AUDIO: Cattle Feeder Troy Stowater explains NCBA’s voluntary framework to achieve robust price discovery

by | Nov 11, 2020 | 0 comments

Photo Credit Troy Stowater

 

Q: What do you think are the major issues standing in the way of fair cattle markets?

The biggest issues facing the cattle industry is the lack of price discovery and the fact that we have more cattle than we do packing capacity.

 

Q: What solutions do you think could be implemented to solve these issues?

NCBA recently released a voluntary program to increase negotiated cash trade to achieve robust price discovery.

When it comes to a lack of packing capacity, it is going to take an investment and economic incentives. The hog industry has seen four new packinghouses built by producers in recent years; it would be beneficial if the cattle industry could follow suit.

 

Q: According to Dr. Stephen Koontz, NCBA’s main economist, the packers need to purchase 86,000 hd. of cattle per week to achieve robust trade. Why is NCBA only requiring 75 percent of that?

The 75 percent is an introductory level; it will increase as time goes on. Seventy-five percent was chosen to give the packers a chance to make this approach work.

 

Q: Nebraska Cattlemen along with numerous other state cattlemen’s affiliates have signed onto a letter endorsing Senator Fischer’s Cattle Market Transparency Act of 2020. What are your thoughts on this?

Senator Fischer is trying to champion Nebraska Cattlemen’s cause. There is an opportunity to get robust price discovery, and Senator Fischer has shown that she is a friend of the Nebraska Cattlemen’s Association.

Even though Nebraska Cattlemen signed onto this letter, they stand with NCBA’s voluntary approach to achieve robust price discovery.

 

Q: What are your thoughts on the CME’s increased expanded limits?

The CME increased the live and feeder cattle limits because they wanted to be more consistent across all commodities. This decision was driven off the index funds and their complaints.

 

Q: What are your thoughts on the DOJ’s investigation into the big four beef packers?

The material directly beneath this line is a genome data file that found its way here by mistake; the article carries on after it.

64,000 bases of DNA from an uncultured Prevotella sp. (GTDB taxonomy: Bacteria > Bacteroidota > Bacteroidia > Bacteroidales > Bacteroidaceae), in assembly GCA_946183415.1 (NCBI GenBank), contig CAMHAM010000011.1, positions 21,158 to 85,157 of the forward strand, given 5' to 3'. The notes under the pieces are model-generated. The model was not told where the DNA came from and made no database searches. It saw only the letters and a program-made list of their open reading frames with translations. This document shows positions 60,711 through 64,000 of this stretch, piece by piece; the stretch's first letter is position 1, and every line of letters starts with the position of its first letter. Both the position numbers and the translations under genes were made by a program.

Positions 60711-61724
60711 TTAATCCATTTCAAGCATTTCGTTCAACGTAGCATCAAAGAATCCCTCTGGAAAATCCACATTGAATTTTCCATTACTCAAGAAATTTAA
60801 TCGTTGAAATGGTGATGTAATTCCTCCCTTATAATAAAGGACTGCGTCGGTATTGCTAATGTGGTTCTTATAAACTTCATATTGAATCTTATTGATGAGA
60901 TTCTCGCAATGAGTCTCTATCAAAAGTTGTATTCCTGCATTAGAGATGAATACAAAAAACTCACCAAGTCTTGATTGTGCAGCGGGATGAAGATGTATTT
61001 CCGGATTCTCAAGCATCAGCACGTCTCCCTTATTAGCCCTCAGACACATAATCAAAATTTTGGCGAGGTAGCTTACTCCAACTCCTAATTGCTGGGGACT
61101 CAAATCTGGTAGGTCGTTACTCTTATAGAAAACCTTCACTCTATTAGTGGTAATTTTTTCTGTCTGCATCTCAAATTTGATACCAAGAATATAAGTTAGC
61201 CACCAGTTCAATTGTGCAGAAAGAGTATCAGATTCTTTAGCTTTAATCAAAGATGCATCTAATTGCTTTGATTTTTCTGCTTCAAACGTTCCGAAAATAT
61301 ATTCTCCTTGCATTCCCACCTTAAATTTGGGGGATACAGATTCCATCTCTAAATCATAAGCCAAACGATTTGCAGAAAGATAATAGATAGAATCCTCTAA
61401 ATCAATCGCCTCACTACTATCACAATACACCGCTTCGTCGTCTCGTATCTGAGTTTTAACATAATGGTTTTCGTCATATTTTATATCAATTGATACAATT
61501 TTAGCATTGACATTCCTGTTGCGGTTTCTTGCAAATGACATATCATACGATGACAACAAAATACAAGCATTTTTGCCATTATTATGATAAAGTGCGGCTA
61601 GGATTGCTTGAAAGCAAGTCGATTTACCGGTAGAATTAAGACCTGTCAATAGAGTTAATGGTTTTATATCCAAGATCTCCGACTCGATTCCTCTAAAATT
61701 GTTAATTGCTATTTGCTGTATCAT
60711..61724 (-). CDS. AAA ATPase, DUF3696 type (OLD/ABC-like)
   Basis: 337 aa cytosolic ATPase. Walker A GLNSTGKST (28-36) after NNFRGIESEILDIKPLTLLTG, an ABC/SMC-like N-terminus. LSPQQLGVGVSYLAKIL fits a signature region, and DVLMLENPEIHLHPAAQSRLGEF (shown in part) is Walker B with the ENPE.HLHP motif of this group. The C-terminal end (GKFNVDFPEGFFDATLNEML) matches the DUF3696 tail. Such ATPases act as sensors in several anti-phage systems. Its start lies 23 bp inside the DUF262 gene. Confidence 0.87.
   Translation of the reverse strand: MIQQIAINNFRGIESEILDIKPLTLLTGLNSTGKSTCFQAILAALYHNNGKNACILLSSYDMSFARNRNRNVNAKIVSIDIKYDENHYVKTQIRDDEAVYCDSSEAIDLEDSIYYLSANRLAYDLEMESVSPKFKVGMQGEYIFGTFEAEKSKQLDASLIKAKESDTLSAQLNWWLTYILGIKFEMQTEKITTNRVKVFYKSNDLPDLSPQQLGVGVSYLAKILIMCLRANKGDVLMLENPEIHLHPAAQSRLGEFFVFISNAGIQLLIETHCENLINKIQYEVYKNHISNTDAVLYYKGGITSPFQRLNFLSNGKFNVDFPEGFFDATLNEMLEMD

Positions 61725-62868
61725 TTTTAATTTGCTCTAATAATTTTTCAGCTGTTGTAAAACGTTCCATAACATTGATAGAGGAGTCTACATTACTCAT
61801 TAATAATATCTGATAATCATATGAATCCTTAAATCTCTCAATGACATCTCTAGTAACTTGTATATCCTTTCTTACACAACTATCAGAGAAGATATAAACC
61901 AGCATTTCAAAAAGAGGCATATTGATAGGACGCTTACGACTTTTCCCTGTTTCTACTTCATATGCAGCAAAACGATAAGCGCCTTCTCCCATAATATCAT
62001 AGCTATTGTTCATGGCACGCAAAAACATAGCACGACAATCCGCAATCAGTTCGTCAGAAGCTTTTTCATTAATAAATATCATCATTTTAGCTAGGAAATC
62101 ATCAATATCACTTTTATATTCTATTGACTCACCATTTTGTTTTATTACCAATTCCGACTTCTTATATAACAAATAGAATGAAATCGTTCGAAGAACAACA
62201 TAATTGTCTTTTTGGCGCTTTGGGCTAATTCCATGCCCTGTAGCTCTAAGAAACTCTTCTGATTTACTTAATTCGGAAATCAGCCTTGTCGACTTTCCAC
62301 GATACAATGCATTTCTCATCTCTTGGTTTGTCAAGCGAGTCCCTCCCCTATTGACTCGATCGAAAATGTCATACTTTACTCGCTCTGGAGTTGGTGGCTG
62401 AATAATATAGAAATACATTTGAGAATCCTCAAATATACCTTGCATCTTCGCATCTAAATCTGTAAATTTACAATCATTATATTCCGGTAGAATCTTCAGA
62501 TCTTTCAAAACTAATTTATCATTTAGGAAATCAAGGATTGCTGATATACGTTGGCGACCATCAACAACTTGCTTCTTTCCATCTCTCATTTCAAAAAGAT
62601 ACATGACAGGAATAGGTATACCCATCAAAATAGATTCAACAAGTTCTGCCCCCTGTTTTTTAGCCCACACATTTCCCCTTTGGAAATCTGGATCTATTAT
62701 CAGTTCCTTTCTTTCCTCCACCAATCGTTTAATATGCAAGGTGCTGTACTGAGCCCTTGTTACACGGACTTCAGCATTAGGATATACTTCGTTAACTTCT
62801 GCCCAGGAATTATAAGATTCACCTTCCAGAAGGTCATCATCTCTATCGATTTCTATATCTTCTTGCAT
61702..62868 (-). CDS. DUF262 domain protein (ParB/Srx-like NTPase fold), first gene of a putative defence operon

This investigation is long overdue. When the big four beef packers were allowed to occupy 80 percent of the capacity, they agreed to compete. The DOJ needs to have an ongoing oversight to make sure they are competing in a competitive marketplace.

 

Q: Do you think there is a place in the cattle industry for MCOOL?

Voluntary country of origin labeling is sufficient. The studies show that people aren’t willing to pay for the extra cost of country of origin labeling.

Labeling beef as product of the USA isn’t appealing enough for consumers, we need to be more specific such as stating whose ranch or farm the product comes from.

 

Q: Do you think the cattle industry is in danger of becoming vertically integrated?

No, the trend is actually going the other way. We don’t have any major packers involved in the cattle feeding industry directly today.

 

Q: What do you see happening to the cattle industry if substantial changes aren’t made?

Leverage has always been an issue in the industry; both in terms of lack of robust price discovery and not enough packing capacity. Somehow the industry needs to achieve robust price discovery and we can solve the issue of packing capacity by either shrinking the cowherd or increasing packing capacity. It’s a shame that we might have to shrink the cowherd when there is such a high demand for beef.

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